I accidentally cut a huge hole in the back panel, darn!  Because the cut is in a single layer of fabric it needed backing before using a multi-step zig zag closure.  The backing prevents strain on the top fabric which would pull apart during use and laundering. There was red thread in the top and yellow in the bobbin making the repair stitching quite visible on the backside. 

Shhh, the repair still looks like this but no one has noticed.
Back to that accidental cut across the placket... I'm always looking for a way to make mistakes into features.  I had purchased reindeer made from a cutter quilt (one too badly damaged to use as a quilt) and was planning to add them to scarves, however they made the perfect (festive) mistake cover-up and add so much charm to the dress. Sewn on by hand, they can be removed at the end of the season and sewn back on next holiday season.

Last but not least these upcycled shoes were painted red following the method.  With new red shoelaces they are the perfect accent.

Look for release of "Noel" dress upcycling instructions in the new year.  In the meantime I will be making a few more examples (before starting in on illustrations and writing instructions) and will post them on the blog and Facebook. Follow Paganoonoo on FacebookInstagram, and Pinterest, and Michelle on Facebook.

See a New Years Eve silver version here.

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Start upcycle sewing today!  Join the Paganoonoo Upcycle Sewing Group on Facebook.  Released Instructions (PDF and hard copy) are for sale in the Etsy Store.

Wednesday, November 22, 2017

New Paganoonoo design: the "Noel" dress


For those of you who do not already know me, I'm Michelle Paganini and I run an upcycled fashion design company, Paganoonoo.  

Being a Jill-of-all trades, I not only develop upcycled fashion designs and write patterns/instructions, I handle most other aspects of the business too.  

This means spending much of my time doing things other than designing (like writing blog entries.)

Don't get me wrong, I love, love, love what I do.  And, sometimes I need to stop doing administrative type activities and design something new to re-energize myself, regardless of what is on my to-do list.  

This is how the "Noel" design was developed.  One day I craved something new, comfortable (for me a dress), super cute and from my favorite garments for upcycling - men's shirts.

I went in the studio and started draping on my dress form, looking to make something different than my previous designs.  
No pictures taken along the way as I didn't know how it would turn out.   

I LOVE the results!  I find myself wanting to wear this dress every day.  It's comfortable, flattering, feminine.  I love the color blocking and the fact that I used pre-hemmed pieces for most of the color blocking.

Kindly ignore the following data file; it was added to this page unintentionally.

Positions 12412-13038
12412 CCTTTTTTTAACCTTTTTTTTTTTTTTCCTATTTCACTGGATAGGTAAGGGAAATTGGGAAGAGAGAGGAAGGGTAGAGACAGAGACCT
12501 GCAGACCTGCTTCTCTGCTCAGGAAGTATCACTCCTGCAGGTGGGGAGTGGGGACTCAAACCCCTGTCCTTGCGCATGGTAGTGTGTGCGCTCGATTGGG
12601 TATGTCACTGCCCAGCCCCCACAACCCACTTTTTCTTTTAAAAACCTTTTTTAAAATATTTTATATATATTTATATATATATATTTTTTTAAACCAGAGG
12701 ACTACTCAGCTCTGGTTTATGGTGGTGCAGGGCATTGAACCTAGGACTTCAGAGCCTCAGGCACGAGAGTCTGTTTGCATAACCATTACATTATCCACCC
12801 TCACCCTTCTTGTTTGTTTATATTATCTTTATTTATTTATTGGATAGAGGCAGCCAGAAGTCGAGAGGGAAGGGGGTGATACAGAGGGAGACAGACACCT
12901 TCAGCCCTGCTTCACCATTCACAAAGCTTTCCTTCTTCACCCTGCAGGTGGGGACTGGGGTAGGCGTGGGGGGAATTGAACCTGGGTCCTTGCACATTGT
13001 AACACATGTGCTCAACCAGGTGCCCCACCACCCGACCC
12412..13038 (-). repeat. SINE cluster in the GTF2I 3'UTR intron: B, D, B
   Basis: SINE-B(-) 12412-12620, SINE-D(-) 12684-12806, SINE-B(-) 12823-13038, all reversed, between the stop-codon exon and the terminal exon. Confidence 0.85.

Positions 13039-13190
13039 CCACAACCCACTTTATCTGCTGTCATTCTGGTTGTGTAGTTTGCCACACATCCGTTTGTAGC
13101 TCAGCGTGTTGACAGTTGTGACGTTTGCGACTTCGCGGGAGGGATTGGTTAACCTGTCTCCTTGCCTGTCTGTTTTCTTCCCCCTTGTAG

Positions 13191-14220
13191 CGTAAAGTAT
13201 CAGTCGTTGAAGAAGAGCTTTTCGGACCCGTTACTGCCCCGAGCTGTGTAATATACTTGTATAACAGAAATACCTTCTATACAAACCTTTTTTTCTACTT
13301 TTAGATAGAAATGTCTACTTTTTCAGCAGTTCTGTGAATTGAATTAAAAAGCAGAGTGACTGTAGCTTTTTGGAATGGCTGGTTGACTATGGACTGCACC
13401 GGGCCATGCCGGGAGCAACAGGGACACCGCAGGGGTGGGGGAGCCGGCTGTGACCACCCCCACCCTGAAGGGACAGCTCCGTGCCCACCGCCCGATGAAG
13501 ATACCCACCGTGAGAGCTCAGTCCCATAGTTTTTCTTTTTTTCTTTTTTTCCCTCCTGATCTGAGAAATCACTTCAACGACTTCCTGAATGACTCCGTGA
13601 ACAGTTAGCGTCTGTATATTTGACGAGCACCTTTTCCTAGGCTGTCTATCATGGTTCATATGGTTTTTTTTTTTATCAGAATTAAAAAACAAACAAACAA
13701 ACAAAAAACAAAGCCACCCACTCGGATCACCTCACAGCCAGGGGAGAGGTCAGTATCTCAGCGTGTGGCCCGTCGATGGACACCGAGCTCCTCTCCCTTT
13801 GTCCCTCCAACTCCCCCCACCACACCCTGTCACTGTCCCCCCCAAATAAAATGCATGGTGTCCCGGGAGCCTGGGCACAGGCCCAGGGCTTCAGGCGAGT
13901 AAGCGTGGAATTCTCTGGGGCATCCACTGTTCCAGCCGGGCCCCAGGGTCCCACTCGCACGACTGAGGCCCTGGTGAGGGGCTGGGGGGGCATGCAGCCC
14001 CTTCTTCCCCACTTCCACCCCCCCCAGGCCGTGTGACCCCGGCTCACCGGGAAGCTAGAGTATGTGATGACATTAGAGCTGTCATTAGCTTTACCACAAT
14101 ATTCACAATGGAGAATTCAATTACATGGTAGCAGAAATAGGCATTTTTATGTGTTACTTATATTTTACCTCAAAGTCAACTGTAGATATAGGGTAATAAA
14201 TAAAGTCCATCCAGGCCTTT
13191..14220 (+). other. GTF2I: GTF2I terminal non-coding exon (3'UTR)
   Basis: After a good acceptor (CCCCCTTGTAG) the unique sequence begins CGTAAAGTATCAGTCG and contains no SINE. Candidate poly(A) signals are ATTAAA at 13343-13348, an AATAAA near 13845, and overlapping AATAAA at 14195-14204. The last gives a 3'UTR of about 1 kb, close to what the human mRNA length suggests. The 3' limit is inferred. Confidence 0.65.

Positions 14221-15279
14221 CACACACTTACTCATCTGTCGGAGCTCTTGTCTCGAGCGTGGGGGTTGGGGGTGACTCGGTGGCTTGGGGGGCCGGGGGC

The hem is scalloped because the dress shirt bottoms are curved higher on the sides.  

With the longer pieces in the front about knee high some of the up-curves felt too short for me.

Adding a white sleeveless lace-hemmed summer dress underneath to act as a petticoat makes for an even overall hemline. Perfect!

One bit was really short so it was filled in with lace that's been in my stash since the movie Out of Africa was released, LOL

Super pleased with the results and compliments I received when wearing it out in public, it became clear that this design would be a great addition to the Paganoonoo collection. 

The process of developing written and illustrated upcycling is lengthy (outlined in this post), and begins with making enough prototypes to develop consistent and efficient methods for producing the same results.  

See a red holiday version in this post.
See a silver New Years version in this post.

Happy upcycling!

Start upcycling today
with already released
Paganoonoo upcycling instructions! 

 To link to other Paganoonoo Social Media
or join the mailing list (never shared!) click here.

Saturday, November 18, 2017

Upcycled Boro Style Jean Jacket #2, Part 2

I'm continuing to develop upcycling instructions for this jacket design.  
This is where the last post left off...
Michelle Paganini working on her upcycled boro style jean jacket.
The light section is too large

Bias cut denim
With me contemplating the back of the jacket and starting to make adjustments to create a better balance of lights, mediums, and darks.  The original back had a very large light blue section and it was just too much.
I added more dark sections on the right side and continued to create the collar by wrapping bias pieces around the collar band.
Here is the inside.  As you can see the collar bands don't necessarily wrap neatly to the inside.  This can be fixed later and at the end I will use bias tape to finish the edge on the inside.
In the sequence below I am experimenting with  various light dark combinations.
Not my favorite,  doesn't seem flattering.
I like the circle better but it seems too small.